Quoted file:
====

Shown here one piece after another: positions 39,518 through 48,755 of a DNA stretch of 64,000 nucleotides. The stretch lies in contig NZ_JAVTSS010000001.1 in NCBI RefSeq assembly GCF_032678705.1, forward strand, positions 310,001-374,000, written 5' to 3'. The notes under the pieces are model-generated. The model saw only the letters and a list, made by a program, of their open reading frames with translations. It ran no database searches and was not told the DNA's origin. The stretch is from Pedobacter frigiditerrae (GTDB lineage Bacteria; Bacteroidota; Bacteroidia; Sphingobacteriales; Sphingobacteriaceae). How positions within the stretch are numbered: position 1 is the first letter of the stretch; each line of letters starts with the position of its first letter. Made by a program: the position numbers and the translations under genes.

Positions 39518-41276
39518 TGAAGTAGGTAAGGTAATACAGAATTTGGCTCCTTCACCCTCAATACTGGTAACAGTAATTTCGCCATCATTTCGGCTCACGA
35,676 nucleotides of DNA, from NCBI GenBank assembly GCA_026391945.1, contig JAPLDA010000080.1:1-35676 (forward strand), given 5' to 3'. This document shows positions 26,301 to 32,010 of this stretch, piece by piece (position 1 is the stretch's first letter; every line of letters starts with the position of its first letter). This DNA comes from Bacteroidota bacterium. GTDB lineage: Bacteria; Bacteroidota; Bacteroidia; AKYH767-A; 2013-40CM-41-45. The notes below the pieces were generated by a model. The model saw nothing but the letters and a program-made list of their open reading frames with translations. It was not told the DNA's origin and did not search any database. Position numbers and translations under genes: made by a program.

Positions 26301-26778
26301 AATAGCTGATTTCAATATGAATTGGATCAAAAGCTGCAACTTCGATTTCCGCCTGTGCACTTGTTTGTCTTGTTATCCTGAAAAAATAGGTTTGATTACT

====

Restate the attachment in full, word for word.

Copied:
Shown here one piece after another: positions 39,518 through 48,755 of a DNA stretch of 64,000 nucleotides. The stretch lies in contig NZ_JAVTSS010000001.1 in NCBI RefSeq assembly GCF_032678705.1, forward strand, positions 310,001-374,000, written 5' to 3'. The notes under the pieces are model-generated. The model saw only the letters and a list, made by a program, of their open reading frames with translations. It ran no database searches and was not told the DNA's origin. The stretch is from Pedobacter frigiditerrae (GTDB lineage Bacteria; Bacteroidota; Bacteroidia; Sphingobacteriales; Sphingobacteriaceae). How positions within the stretch are numbered: position 1 is the first letter of the stretch; each line of letters starts with the position of its first letter. Made by a program: the position numbers and the translations under genes.

Positions 39518-41276
39518 TGAAGTAGGTAAGGTAATACAGAATTTGGCTCCTTCACCCTCAATACTGGTAACAGTAATTTCGCCATCATTTCGGCTCACGA
35,676 nucleotides of DNA, from NCBI GenBank assembly GCA_026391945.1, contig JAPLDA010000080.1:1-35676 (forward strand), given 5' to 3'. This document shows positions 26,301 to 32,010 of this stretch, piece by piece (position 1 is the stretch's first letter; every line of letters starts with the position of its first letter). This DNA comes from Bacteroidota bacterium. GTDB lineage: Bacteria; Bacteroidota; Bacteroidia; AKYH767-A; 2013-40CM-41-45. The notes below the pieces were generated by a model. The model saw nothing but the letters and a program-made list of their open reading frames with translations. It was not told the DNA's origin and did not search any database. Position numbers and translations under genes: made by a program.

Positions 26301-26778
26301 AATAGCTGATTTCAATATGAATTGGATCAAAAGCTGCAACTTCGATTTCCGCCTGTGCACTTGTTTGTCTTGTTATCCTGAAAAAATAGGTTTGATTACT